- The Washington Times - Thursday, October 3, 2002

CEBU, Philippines A bomb killed one American soldier and wounded another in the southern Philippines yesterday, just days after Muslim terrorists renewed threats against U.S. interests.

One Filipino also was killed and more than a dozen others injured when a bomb hidden in a parked motorcycle exploded at about 8:40 p.m. outside a karaoke club popular with soldiers in Zamboanga, a port city in the far southern reaches of the nation.

Zamboanga and the surrounding countryside is one of the bases of operation for Abu Sayyaf, a terrorist group that has kidnapped scores of Filipinos and foreigners over the past three years and killed three of its U.S. captives. The group, which is linked to the al Qaeda terror network, did not take credit for the latest attack, but military officials are focusing their initial suspicions on it.

About 270 U.S. troops have remained in the Philippines after a six-month joint training exercise ended in July, according to the Pentagon. At the height of the exercise, more than 1,000 Americans were based here, advising local troops hunting down Abu Sayyaf guerrillas around Zamboanga and on Basilan, an impoverished island farther south where the group was founded 12 years ago.

Witnesses told a local radio station that the blast occurred in front of a club run by a former Philippine soldier just outside the gate of Camp Navarro, where many of the U.S. soldiers are based. The identities of the American casualties were not released by the Pentagon, but Philippine officials said a U.S. Army master sergeant died en route to the hospital.

The blast tore the roof off of a nearby house and damaged six shops, witnesses said. Nails contained in what officials surmised was a homemade bomb were scattered throughout the area.

Despite tight security in Zamboanga since the U.S. troops arrived in January, Abu Sayyaf terrorists have had little difficulty blending into the local populace, slipping in and out of town at will. An American couple, missionaries Gracia and Martin Burnham, had been held captive by the terrorists for more than a year before a local army unit cornered the kidnappers just north of the city last June.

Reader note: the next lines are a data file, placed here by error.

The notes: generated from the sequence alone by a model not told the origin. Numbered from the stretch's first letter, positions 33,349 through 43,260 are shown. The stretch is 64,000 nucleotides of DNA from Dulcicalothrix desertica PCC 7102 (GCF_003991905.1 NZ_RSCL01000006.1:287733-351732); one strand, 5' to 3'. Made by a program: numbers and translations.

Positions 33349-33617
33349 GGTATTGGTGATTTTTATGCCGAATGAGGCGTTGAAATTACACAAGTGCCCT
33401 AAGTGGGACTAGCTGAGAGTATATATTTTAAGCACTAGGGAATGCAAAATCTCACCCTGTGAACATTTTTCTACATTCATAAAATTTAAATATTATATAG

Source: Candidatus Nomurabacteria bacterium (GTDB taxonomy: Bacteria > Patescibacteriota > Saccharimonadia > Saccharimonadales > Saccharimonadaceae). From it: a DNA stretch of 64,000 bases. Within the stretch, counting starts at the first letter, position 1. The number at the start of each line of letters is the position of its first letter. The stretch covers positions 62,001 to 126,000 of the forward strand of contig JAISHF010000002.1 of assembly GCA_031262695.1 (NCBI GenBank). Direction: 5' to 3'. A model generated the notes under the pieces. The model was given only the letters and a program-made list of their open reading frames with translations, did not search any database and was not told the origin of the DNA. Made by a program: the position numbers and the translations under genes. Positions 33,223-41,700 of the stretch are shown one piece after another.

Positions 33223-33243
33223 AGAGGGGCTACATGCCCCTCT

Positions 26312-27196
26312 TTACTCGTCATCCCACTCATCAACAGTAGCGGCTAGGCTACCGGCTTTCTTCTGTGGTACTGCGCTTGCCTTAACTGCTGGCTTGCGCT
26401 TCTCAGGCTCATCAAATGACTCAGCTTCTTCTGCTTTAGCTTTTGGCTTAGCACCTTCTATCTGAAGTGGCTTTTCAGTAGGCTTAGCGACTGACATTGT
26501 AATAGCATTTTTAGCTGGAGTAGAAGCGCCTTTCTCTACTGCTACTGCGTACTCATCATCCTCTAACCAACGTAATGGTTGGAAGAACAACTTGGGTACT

Mrs. Burnham was rescued after a firefight that took the lives of Mr. Burnham and a female Philippine hostage. When a flamboyant guerrilla leader, Abu Sabaya, was reported killed soon after, the government of Philippine President Gloria Macapagal Arroyo declared victory over the group, which had garnered tens of millions of dollars and reams of publicity with its kidnappings.

But many analysts say the group has continued to flourish in remote, Muslim-populated islands such as Basilan and Jolo.

"They know they are capable of intimidating the government," Julkipli Wadi, director of the Islamic Institute at the University of the Philippines, said in an interview. "With the ransom money, they tasted the fruits of their labor. The death of a few leaders won't cripple them. There will be new recruits, new leaders."

The majority of Filipinos are Catholics, a legacy of nearly 400 years of Spanish colonial rule. But some 5 percent of the nation's 80 million people are Muslim, largely concentrated in the south.

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